A fuzzy feeling came over me as I got off the hard, disgusting ground. Dirt clung to my fur as I stood up, but attempting to brush it off was a feat in itself. Eventually, it faded away on its own. 
   A cold wind passed under my right arm, and as I moved it into viewed I feared the worse. Yes, it was gone, and in its place a textureless black. I let out a deep sigh as my arm fell to my side.
   A dark blue skybox stretched around my world, surrounding the trees with blue leaves, the glowing grass along this dirt road. Despite my attempts to make this world realistic, I surely went overboard with my attempts at artistic beauty. In my attempts to calm her down, I may have failed my mission. She must have realized none of this was real, by now, that it was manmade. 
   In the distance were two voices, one familiar as the fields of my home, the other completely new to me. Looking ahead, a pair of lighted blue bushes blocked my view of the world beyond, where the two voices interacted in friendly manners such as laughing and discussing things as if they’ve known each other for years.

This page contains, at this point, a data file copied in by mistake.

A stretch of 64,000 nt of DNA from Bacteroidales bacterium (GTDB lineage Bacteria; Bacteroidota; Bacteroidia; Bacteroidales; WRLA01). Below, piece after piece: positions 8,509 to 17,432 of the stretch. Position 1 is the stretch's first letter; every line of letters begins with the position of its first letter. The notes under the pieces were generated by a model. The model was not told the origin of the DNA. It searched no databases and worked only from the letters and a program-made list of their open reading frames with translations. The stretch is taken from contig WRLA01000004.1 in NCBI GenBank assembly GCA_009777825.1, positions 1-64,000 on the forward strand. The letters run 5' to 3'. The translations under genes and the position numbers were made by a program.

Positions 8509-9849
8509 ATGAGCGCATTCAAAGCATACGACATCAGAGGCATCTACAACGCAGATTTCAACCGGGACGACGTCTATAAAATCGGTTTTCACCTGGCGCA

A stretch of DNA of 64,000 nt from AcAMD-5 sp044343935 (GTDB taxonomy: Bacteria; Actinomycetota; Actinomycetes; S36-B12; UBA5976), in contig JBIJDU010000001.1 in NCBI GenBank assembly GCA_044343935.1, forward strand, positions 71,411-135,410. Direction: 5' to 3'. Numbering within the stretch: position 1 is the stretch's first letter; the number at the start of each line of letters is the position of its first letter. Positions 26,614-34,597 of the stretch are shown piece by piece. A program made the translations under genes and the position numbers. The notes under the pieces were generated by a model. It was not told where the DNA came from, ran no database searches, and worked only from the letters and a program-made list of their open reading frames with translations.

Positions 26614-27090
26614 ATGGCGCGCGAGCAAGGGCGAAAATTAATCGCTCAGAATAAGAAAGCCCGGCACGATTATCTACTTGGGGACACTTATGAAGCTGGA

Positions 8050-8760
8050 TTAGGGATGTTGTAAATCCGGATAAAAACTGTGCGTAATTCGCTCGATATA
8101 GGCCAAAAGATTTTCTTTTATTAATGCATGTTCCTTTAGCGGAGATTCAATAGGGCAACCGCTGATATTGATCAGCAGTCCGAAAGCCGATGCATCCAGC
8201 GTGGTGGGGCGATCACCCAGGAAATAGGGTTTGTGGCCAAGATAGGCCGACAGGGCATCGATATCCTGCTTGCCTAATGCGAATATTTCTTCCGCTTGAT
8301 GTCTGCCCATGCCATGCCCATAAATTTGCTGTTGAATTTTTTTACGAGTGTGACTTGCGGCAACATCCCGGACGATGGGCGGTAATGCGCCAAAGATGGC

I stepped past a violently crushed grapevine that seemed to have trouble spawning, to the bushes, and stared in horror, confused as to what I was seeing. I didn’t create him. I could have sworn no one else could have gotten in, so whoever this black and white bird was is a mystery to me. 
   As they discussed the beauty around them, and the crystal blue waters below, I could only ask… did she? Did she make him? I had to conclude that no, she didn’t, it was impossible. But I couldn’t force the thought out of the back of my mind as I was too distracted by the flattering descriptions of the world I made. I was so distracted, that when I finally snapped out of it, they were staring at me.